(Photo: @patrickdonovanstudios)

Gregory Dillon has the very specific ability to correctly V-step in crowded Bushwick backrooms. That’s because his mother once taught ’80s cardio step in New Hampshire, and he attended her classes in his formative years. At his show at Gold Sounds last Friday, he held the room: he has a rich, controlled baritone, and a radiating joy. The kind that pairs well with revitalized synth-pop, quirky time-capsule video projections (teased hair and silvery nylon two-pieces?), and nerdy, bygone dance moves.

Dillon is relatively new to the Brooklyn music scene, but he’s an undeniable talent. His songs have a retro-dreamy, synth-heavy vibe, and an infectiously warming pop feel that wouldn’t be out of place in mid-summer 1984. He was trained, vocally, in a musical theater program in college, but didn’t really find this sound until recently: it was only a year and a half ago that he released his first single, and discovered, in the process of experimenting in the studio, how softly powerful his voice could be. He’s now made enough music to comprise an EP, but he’s building to the eventual release of a full-length album, Send Me Letters. It’s a look back on a recently-ended, very intense relationship.

He isn’t synesthetic, although he lied convincingly about that once, in the sixth grade. He’s long organized his thoughts prismatically, and each of the singles released so far has a color assigned to it. Lyrically, in contrast with his sound, Dillon’s references are often unmistakably modern: “Screenshots,” a single he debuted acoustically on Friday, is about being glued to your phone, reliving past relationships through what you can’t delete. Which is extremely thematically right. Even when they’re firmly situated in 2019, these songs pulse with a yearning to look backward.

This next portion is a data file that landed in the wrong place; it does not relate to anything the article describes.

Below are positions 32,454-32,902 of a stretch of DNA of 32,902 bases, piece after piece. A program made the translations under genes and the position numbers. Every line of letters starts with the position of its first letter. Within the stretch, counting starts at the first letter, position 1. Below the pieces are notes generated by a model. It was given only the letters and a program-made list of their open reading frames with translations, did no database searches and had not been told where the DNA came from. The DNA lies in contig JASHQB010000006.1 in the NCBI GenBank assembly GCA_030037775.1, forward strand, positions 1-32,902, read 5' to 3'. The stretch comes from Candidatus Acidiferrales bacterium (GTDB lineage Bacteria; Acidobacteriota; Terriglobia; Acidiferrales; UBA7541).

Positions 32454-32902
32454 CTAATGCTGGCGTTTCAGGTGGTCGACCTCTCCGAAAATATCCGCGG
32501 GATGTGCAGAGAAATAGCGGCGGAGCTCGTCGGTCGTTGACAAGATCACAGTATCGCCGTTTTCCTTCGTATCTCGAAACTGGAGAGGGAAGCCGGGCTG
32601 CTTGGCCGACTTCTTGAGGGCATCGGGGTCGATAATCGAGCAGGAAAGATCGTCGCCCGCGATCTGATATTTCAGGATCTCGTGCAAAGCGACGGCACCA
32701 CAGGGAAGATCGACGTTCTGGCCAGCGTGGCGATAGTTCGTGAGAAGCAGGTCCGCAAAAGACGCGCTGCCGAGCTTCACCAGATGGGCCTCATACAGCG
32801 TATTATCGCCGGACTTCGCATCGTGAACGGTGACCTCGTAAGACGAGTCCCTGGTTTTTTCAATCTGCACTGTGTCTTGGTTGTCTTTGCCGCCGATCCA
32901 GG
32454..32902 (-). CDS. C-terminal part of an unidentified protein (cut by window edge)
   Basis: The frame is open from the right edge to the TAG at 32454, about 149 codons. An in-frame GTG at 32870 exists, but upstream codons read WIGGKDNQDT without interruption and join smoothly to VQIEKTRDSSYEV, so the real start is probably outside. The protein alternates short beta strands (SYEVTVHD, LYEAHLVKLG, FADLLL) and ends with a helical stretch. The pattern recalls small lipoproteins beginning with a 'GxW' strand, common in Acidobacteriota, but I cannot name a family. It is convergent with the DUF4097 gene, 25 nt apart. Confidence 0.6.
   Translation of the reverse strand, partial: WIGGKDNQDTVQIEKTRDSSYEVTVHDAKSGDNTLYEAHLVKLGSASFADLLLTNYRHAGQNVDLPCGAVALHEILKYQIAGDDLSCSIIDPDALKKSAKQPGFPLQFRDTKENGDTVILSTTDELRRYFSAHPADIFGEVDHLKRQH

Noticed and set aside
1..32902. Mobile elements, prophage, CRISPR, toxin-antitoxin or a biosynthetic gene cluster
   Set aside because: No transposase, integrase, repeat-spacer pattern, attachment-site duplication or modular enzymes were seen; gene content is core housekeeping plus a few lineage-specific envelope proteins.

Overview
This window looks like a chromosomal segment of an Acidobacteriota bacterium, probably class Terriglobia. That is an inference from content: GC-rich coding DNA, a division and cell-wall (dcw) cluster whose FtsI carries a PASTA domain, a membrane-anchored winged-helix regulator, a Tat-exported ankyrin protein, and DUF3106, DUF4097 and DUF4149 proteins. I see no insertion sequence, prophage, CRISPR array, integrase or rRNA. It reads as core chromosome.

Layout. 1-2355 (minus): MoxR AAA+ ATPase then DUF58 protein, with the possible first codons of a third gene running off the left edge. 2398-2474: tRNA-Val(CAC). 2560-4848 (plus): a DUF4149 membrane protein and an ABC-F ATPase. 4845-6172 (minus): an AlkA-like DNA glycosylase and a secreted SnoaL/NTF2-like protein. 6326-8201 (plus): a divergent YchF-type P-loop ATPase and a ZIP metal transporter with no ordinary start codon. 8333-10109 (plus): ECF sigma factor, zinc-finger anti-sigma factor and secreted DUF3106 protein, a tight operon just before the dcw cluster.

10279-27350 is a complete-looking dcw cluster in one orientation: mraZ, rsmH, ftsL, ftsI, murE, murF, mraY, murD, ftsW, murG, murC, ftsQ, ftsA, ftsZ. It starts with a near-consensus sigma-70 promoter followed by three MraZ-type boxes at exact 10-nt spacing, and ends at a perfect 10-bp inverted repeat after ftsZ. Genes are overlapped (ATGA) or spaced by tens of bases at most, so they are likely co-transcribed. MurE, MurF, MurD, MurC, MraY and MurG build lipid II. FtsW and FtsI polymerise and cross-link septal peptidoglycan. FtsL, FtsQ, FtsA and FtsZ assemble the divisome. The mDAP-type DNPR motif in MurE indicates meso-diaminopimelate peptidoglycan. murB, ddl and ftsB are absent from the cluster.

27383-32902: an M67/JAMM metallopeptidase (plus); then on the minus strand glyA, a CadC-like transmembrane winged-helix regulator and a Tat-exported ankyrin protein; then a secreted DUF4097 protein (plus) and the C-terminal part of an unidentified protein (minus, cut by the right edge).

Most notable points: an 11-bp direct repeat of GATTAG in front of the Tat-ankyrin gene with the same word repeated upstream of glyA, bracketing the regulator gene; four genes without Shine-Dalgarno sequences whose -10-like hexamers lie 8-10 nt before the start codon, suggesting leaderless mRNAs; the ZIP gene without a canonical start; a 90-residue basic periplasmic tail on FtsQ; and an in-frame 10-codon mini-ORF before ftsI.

The music video for “Where We’re Going,” out today, is orange-drenched—all summery sunsets, Elton-John-ish tinted glasses on a ferris wheel, and the shimmer of elevated subway lights at a certain angle, at a certain time of day. It’s consistent with the rest of his output: a sweetly evocative collision of decades, emotions, and references, one that manages contemplative nostalgia for an adolescent kind of bliss. Almost like Lana Del Rey, who Dillon cites as an influence, except less dour. And gay, male, and decidedly Brooklyn. The song makes you want to hold hands with someone, or go for a midnight drive, or—when you realize you can’t go for a midnight drive, because you live in New York—hop a turnstile, and go anywhere.

I sat down with Dillon in his Williamsburg apartment, where he wore all-orange accessories, served fresh fruit, and showed me some old family Polaroids—undeletable screenshots of another era. Our conversation is condensed below. 

BB_Q(1) What is it about this sound—this ‘80s ethereal thing—that feels right for the themes you’re most interested in?

BB_A(1) I wanted this album to be about nostalgia. I come from a divorced family, so I don’t really know the relationship my parents once had. I became really fascinated with their young romantic life, which happened to be in the ’80s, and I got obsessed with all the photos they have of one another [from that time]. I collected them. I guess I was trying to narrate [their young life], put words to it.

I was finding a lot of myself [in my parents’ story]. I had this very, very deep relationship…with complex challenges, and I was trying to relate back to my parents. Like, where did they find meaning? The whole Send Me Letters thing is like, what are they trying to say to me? 

BB_Q(1) Clearly you generate ideas from areas of your personal life. Are there also cultural touchstones you go to for inspiration?